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Multi-model and transdisciplinarity

Modeling in systems thinking is the main means of combating complexity in projects. High complexity occurs when there are too many details in the descriptions, requiring the brain (and the computers helping it) to perform numerous calculations. The number of calculations can be drastically reduced by eliminating calculations on unimportant matters. It is usually not immediately clear what is important and what is unimportant in these descriptions. Modeling is the description of only the most important elements and the omission of the unimportant in the descriptions. Documenting models allows not only to describe the important, but also to keep the important in focus for as long as necessary for reasoning. The unimportant is not retained in focus, remaining only in discussions during modeling.

Modeling is a way to obtain descriptions of important characteristics, where one object (model) is used to make judgments about another (modeled) object. Modeling involves knowledge at least on three ontological levels (as studied by ontology, one of the disciplines in the intelligence stack):

  • The Situation (related objects in a specific domain) being modeled. Ultimately, these are physical objects in the world, with important and unimportant aspects known about them. There may even be a chain of modeling, wherein the talk is about a model of another model. There is a lot of information, many objects of attention, and the task of modeling is precisely to address this problem: it is difficult to think about the subject area itself, the computational agent (brain and computers, and even a workforce), who acts in the subject area, is overwhelmed with processing unimportant information. Complexities such as distinguishing between reality and actuality are not taken into account here. Reality is everything that exists, and actuality is what we know about what exists in reality and can describe, hence we perceive not the entire reality, but only the actuality. Examination of the subject area is the subject of ontology.
  • Types of objects that need to be identified. They are defined by the description method, which contains the meta-model. This meta-model, which defines the types of important objects in the subject area in order to isolate only the important objects from reality, is determined by some discipline (applied or intellectual) from the intelligence stack. However, there are transdisciplines ("disciplines about all applied disciplines") in the intelligence stack, which define the meta-meta-model, allowing reasoning about meta-models: comparing them, consolidating, supplementing, clarifying, checking reasoning against them, and discussing the required meta-model at the moment.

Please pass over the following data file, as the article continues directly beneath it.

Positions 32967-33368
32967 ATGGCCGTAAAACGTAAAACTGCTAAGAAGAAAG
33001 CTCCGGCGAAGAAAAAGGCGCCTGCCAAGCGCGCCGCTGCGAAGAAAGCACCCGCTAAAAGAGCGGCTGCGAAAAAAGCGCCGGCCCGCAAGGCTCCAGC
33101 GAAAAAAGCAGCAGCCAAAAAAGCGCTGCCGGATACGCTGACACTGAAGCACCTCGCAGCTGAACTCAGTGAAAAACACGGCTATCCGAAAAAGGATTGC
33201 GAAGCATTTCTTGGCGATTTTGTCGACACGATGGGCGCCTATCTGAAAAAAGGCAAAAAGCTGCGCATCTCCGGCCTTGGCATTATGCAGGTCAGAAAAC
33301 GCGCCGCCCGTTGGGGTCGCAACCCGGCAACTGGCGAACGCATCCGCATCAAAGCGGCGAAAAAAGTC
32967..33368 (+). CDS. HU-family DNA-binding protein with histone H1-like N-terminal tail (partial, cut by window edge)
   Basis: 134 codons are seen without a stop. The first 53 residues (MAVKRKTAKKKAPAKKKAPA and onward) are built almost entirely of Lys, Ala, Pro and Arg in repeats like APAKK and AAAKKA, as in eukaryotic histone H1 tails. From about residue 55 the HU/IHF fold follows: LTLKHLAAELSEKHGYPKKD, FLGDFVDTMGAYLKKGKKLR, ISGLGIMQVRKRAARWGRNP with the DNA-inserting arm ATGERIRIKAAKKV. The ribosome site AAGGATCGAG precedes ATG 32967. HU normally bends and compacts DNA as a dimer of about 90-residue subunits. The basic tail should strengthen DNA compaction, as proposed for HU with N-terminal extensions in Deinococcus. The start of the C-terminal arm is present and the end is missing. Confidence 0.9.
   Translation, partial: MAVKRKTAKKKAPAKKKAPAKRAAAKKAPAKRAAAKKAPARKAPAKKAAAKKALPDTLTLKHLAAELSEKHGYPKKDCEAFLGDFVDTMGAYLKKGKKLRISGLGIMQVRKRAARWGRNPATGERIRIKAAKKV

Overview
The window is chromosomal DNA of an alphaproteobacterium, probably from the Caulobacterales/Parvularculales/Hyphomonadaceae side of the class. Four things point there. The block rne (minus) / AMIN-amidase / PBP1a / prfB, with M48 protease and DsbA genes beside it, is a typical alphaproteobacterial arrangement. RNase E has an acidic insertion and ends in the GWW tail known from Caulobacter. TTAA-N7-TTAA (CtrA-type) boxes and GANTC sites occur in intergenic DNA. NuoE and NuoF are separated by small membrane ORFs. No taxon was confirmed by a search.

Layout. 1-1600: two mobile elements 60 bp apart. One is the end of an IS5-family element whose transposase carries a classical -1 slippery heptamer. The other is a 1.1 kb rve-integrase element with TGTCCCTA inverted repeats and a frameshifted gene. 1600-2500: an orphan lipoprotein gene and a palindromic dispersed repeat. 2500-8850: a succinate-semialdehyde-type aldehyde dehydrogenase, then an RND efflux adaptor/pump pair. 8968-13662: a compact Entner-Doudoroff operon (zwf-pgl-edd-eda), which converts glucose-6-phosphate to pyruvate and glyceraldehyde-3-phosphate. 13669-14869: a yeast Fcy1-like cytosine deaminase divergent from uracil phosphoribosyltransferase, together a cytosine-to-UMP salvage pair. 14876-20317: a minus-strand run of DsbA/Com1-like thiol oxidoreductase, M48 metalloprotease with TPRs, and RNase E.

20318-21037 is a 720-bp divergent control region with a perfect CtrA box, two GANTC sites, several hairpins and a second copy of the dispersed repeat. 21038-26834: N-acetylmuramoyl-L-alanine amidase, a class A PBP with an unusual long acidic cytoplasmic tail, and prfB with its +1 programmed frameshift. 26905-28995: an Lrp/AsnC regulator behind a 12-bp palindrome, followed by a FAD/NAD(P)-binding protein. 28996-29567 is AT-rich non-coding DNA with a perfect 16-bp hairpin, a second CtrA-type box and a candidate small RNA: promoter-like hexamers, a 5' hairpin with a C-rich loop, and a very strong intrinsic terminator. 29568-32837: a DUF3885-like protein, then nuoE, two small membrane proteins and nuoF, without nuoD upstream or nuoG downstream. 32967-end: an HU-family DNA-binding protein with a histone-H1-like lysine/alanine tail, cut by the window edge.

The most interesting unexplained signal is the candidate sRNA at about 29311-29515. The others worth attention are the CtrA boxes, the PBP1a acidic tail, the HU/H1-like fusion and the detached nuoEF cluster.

• The model itself. In the case of a physical model, these are objects that retain the fundamental characteristics defined by the meta-model, and in the case of an information model, these are elements of description whose types are defined by the meta-model.

How to determine what is important? The descriptions should only include what helps answer questions about a specific area of interest. Different project roles have different important characteristics in a system - these roles want to move the values in different directions, and in order to do this, they need to know the values of many other characteristics. Since everything in systems is interconnected, the values of all characteristics are linked, and all roles understand this. What is important for a role is defined by the meta-model. The meta-model is always part of the stack of meta-models in modeling; it is determined by the hardware of a person's brain or a computer processing the world. The importance of an object deserving a separate concept is determined not in a single step of modeling but in multiple steps; even the fact that the world contains objects and relations is the result of meta-meta-meta-modeling, or foundational ontology. The upper ontology (objects described in transdisciplines of the intelligence stack, for example, the concept of "system" coming exactly from there) and the middle ontology or applied ontology are still being refined, and the types are also being specified; whereas the model of instances/operational model is simply a "model" of certain instances of objects, and not types of objects. However, any of the meta-models can also be referred to as a "model," making it easy to get confused. There can be many levels of "meta," i.e., levels of specifying types for types, i.e., levels of classification relationships, although usually three to four levels are enough.